The very visible cliff workings of the coves south of Porthmellin/Mullion harbour are often attributed to that of Wheal Unity Mine about half a mile inland, however this is not the case.
The main evidence for these steatite/soapstone workings are eluded to in 1752, when a lease of the property was granted to Nicholas Crisp and John Sanders - a jeweller and a potter - of London. The domain included the sea cliff between "a rock called Porth Pig" and "Pednankea". The indenture records the premiere on the North and latter on the South, however a location of a "Pednankea" is not know to be recorded south of the Harbour. The site of this place is likely "Pedn y ke" (which is pronounced "Pedn an key") suggesting that the cardinal orientations have been misrecorded.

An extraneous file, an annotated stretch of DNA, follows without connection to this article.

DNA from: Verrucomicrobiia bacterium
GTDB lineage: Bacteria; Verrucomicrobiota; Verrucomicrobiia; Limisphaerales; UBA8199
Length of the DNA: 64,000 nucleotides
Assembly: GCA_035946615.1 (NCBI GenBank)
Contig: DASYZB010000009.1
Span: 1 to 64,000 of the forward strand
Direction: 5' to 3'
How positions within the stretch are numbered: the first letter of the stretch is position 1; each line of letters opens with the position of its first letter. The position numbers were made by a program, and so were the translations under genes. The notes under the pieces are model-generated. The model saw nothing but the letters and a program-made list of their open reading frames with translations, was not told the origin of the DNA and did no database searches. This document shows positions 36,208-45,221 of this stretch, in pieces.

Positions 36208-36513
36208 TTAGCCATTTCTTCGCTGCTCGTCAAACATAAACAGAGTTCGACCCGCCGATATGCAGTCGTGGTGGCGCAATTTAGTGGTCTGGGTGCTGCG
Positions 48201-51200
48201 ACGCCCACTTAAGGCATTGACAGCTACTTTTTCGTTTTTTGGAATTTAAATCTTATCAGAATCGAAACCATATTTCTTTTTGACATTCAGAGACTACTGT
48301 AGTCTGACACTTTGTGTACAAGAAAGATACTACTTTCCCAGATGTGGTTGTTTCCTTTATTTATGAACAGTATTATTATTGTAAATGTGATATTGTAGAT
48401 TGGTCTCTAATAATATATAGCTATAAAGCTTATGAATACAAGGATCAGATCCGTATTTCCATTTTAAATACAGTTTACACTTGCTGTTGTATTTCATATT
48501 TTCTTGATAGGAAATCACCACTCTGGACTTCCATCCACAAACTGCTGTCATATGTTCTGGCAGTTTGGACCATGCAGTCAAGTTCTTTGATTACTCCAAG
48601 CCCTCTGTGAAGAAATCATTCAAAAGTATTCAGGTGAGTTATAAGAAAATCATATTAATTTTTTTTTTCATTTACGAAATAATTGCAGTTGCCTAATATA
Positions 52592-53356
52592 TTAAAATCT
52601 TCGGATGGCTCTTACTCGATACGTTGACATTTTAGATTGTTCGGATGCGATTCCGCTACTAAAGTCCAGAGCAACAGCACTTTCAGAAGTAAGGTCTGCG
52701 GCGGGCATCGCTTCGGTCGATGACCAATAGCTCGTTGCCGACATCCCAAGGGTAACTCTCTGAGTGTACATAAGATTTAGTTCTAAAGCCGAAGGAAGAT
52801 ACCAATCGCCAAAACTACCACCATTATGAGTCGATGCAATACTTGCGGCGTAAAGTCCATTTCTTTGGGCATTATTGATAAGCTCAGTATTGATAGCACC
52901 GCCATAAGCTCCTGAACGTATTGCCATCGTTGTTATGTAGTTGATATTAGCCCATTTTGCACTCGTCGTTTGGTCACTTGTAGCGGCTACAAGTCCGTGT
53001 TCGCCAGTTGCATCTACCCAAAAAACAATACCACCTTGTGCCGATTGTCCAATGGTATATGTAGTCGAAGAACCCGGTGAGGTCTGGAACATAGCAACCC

The site of "a rock called port pig" is also in contention. Porth Pyg cove is recorded by the ordnance survey, however given its meaning in cornish of "Cove Point", it likely refers to what is now called the Vro Rock.
The tunnels visible from the harbour wall are accessible at low tide by the great cave at Porthmellin. They appear to be quite spacious and would suggest workings of a more modern origin. Further cliff quarries exist in Porth Pyg cove and adjacent the Vro Cove which offer more likelihood of being of this earlier pedigree.
Data courtesy of Ben Sum, Helston (19/11/18).
RIC = Royal Institute of Cornwall, Royal Cornwall Museum, Truro
[RIC] Indenture, Mary Vere of Lanhydrock to Crisp & Sanders, Goon Vean Croft, 1752